Fox, our contributor from Europe, noted that “For me as an ex-patriot, I also saw how America-centric the ideas were. Not that this is a bad thing. The current battlefield for consent culture is certainly the US, where many of these issues aren’t being addressed in a cohesive manner.”

We believe that the book will be hard for some people to read. It is like “Dear White People” without the cute humor to ‘break it to them gently’. The ego needs to be set aside, and openness to perspectives that aren’t your own is a must. During the forward and afterword, we felt like we were being beat over the head with how angry everyone is about Donald Trump being president, which we also have felt a frothing rage about since January. However, we found it was a bit distracting from the main purpose of the book. Trump’s presidency is certainly a result of a broken and rape culture ridden America, and shows just how bad things have gotten, but that focus on a very timely issue will likely make the book feel dated when read a decade from now. Perhaps by then, the problems will be fixed and the book won’t be needed, but we doubt it.

We also wanted to see more from the sections about how we need more black midwives and medical professionals, and how we need to understand that sex-positive and consent focused sex education for everyone improves the lives of even those we consider ‘unsexable’. Obviously, we can’t have everything and we’re sure that hard choices had to be made about what to include or not. But perhaps the editor can use this book as a launching point for an online resource where curated essays can continue to be published and discussed.

We found that once you finish you understand how all the pieces fall together, but not a moment sooner. The pieces all needed to be there, but perhaps the balance should have been more towards the story and commentary on what each story brought to the whole picture of the book.


All of that said, we do think there were some stand outs.

Takeallah Rivera’s “Giving Birth When Black” was an incredible insight into an experience that many readers will never know. This paragraph, in particular, really struck us:

Throughout my entire pregnancy, labor, and delivery, I noticed that virtually none of my needs, wants, or requests were listened to or respected. The birth plan that I worked on for nine months was tossed to the side once I was admitted into the hospital to induce my labor. As a sexual assault survivor, I was very clear that I did not do too well with multiple people being present during my labor and delivery, nor was I at all comfortable with multiple providers conducting my vaginal exams. Because I was under pain-relieving medication, which altered my abilities, I was especially concerned with strangers conducting my vaginal exams. I remember waking up twice during my laboring process and feeling a stranger’s fingers inside my vagina. I remember crying about it, yet not being able to move due to the pain medication I was on. I also requested to not have numerous people present during my delivery—there were five strangers staring at my vulva while I pushed. I felt silenced, ridiculed, and unsafe. I did not get to enjoy my pregnancy, labor, or delivery, because my voice about my own body was not honored.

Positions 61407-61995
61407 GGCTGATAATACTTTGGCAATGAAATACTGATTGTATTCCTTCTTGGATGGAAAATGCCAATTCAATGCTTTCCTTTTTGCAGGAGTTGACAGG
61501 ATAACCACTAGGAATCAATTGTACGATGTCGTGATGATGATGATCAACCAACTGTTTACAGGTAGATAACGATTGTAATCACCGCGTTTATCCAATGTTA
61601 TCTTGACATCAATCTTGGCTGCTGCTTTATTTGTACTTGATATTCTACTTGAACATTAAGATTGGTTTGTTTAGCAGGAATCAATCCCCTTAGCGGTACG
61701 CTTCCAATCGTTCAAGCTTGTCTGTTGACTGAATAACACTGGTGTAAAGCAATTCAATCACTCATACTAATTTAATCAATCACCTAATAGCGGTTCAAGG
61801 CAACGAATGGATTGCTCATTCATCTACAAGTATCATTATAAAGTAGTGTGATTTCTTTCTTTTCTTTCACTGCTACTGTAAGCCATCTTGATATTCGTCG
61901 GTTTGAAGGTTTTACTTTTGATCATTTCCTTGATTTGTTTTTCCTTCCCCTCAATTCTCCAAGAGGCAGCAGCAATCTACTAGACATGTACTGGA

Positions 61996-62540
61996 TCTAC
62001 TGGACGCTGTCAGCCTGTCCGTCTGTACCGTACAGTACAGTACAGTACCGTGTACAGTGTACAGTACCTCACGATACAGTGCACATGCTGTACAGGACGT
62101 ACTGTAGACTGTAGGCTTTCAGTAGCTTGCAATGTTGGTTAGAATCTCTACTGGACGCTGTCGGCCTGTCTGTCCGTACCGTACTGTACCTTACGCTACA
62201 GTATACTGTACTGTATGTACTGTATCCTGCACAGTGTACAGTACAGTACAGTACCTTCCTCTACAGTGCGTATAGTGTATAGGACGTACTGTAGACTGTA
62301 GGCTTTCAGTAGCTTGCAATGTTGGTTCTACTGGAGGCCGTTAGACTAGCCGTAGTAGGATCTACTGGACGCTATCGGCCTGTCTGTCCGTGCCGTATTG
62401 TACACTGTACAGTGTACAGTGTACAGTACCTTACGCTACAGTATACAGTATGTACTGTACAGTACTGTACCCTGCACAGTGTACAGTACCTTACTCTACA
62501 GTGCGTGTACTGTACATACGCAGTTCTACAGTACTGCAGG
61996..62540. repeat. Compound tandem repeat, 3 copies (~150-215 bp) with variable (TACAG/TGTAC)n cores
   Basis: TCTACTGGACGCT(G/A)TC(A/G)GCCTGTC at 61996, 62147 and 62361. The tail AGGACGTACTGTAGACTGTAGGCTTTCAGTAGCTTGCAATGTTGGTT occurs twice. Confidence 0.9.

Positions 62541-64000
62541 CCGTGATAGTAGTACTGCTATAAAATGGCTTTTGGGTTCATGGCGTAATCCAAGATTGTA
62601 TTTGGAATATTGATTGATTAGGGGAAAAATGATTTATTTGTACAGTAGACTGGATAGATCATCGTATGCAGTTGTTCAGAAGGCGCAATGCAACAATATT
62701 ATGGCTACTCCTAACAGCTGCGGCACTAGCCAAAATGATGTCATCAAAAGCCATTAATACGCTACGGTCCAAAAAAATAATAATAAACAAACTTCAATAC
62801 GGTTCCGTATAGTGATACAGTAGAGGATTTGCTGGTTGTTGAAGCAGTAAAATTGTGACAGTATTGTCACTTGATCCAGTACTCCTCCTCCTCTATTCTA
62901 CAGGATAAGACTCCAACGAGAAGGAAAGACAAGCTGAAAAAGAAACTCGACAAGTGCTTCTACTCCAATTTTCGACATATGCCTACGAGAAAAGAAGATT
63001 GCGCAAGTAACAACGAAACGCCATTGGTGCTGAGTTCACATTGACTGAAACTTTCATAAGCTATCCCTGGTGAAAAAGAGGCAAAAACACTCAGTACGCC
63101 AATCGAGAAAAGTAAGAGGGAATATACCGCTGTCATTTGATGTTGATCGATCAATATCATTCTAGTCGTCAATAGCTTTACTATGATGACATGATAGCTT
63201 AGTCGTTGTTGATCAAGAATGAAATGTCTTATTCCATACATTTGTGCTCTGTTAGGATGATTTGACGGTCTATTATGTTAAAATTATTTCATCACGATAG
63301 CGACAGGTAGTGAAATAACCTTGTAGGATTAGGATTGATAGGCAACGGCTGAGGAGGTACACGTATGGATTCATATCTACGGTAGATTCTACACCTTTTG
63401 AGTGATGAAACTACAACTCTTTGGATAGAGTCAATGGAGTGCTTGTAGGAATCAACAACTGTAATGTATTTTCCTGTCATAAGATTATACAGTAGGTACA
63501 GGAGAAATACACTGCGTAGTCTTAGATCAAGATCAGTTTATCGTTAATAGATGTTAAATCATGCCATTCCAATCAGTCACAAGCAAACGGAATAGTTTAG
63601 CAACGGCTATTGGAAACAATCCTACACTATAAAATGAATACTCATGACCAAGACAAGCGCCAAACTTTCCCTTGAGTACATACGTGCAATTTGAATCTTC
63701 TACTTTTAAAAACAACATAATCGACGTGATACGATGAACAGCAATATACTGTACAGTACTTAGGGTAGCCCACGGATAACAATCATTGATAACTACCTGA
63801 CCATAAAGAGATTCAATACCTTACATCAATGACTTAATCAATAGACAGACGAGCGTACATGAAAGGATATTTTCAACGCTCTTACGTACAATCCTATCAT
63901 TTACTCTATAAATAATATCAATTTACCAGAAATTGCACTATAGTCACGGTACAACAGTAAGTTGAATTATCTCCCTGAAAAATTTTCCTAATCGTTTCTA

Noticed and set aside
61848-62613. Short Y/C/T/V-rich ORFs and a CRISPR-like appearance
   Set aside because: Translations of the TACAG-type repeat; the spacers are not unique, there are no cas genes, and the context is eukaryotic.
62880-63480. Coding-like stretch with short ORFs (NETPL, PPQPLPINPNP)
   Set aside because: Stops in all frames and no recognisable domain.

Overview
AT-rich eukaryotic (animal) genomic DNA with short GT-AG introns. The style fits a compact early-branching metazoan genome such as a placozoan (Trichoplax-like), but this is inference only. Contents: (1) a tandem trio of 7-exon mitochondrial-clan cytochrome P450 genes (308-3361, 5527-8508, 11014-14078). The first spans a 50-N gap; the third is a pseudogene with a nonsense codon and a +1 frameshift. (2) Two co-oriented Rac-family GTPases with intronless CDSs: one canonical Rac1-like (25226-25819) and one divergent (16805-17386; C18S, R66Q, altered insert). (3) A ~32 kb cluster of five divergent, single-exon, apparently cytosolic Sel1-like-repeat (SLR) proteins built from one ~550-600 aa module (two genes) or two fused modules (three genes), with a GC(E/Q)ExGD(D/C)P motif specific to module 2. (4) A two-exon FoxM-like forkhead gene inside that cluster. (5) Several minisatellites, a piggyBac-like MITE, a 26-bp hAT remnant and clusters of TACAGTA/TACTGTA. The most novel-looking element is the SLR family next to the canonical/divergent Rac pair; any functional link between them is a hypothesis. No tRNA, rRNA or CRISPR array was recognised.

Her story is powerful and would stand on it’s own without commentary as important and meaningful. But she takes it farther, provide statistics and history and painting a bigger picture of what led her and society to meet in such a terrible experience.

Jetta Rae’s essay on “Wrestling with Consent (and Also Other Wrestlers)” is an interesting analogy to other high-risk niche industries, like sex work, where consent can sometimes be muddy and the workers whose bodies are on the line are often disregarded and discarded. While this was another case where it felt like the punchline was missing and the reader was left wondering what they were supposed to be doing differently, we still found the insight interesting and insightful.